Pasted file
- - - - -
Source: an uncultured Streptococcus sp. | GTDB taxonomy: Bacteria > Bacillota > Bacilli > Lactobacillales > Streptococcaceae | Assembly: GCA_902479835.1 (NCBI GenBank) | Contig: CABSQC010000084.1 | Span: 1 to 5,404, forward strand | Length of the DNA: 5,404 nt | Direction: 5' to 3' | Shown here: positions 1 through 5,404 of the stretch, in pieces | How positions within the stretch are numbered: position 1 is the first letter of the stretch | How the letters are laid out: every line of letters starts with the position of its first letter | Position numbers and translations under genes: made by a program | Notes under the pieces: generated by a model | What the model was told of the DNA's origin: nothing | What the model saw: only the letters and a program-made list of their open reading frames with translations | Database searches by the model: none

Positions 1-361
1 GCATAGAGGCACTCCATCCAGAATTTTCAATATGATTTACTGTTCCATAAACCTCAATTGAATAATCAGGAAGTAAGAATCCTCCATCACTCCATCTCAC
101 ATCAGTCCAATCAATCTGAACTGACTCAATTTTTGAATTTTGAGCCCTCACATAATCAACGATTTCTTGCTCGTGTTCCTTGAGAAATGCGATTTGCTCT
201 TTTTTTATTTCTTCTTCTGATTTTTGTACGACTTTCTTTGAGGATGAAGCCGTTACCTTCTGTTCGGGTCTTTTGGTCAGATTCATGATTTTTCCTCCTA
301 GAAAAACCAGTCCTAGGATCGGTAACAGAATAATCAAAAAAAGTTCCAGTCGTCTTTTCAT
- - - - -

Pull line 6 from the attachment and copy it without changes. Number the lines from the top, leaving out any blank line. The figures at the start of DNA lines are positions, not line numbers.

301 GAAAAACCAGTCCTAGGATCGGTAACAGAATAATCAAAAAAAGTTCCAGTCGTCTTTTCAT